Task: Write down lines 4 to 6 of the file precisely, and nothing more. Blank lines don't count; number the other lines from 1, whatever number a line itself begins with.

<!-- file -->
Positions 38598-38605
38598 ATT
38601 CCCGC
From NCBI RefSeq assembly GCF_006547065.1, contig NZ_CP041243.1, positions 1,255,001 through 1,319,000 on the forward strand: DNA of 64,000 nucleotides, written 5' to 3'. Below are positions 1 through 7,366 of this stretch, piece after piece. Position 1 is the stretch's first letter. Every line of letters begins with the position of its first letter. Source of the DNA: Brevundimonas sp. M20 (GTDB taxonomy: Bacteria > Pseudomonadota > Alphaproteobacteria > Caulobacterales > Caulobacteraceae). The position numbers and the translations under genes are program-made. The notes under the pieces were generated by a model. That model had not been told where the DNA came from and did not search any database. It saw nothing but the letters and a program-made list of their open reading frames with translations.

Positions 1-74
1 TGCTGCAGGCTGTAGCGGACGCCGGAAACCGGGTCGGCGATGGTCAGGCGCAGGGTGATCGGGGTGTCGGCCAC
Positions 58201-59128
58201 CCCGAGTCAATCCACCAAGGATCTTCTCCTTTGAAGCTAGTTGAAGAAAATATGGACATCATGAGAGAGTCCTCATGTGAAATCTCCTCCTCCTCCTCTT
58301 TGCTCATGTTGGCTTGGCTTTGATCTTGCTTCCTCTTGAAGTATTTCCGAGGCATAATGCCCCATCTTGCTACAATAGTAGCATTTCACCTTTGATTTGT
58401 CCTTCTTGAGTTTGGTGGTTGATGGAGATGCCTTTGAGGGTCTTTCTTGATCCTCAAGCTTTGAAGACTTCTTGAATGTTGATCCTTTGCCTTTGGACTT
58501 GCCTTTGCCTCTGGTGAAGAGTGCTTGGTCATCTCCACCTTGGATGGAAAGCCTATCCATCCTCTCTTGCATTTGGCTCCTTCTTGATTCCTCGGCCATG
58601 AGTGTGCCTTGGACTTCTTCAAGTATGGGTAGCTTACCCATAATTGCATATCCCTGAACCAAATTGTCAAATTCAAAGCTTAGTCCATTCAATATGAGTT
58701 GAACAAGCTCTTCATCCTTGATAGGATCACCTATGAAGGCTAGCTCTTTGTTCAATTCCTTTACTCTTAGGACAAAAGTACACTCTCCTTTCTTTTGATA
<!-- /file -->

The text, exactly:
From NCBI RefSeq assembly GCF_006547065.1, contig NZ_CP041243.1, positions 1,255,001 through 1,319,000 on the forward strand: DNA of 64,000 nucleotides, written 5' to 3'. Below are positions 1 through 7,366 of this stretch, piece after piece. Position 1 is the stretch's first letter. Every line of letters begins with the position of its first letter. Source of the DNA: Brevundimonas sp. M20 (GTDB taxonomy: Bacteria > Pseudomonadota > Alphaproteobacteria > Caulobacterales > Caulobacteraceae). The position numbers and the translations under genes are program-made. The notes under the pieces were generated by a model. That model had not been told where the DNA came from and did not search any database. It saw nothing but the letters and a program-made list of their open reading frames with translations.

Positions 1-74
1 TGCTGCAGGCTGTAGCGGACGCCGGAAACCGGGTCGGCGATGGTCAGGCGCAGGGTGATCGGGGTGTCGGCCAC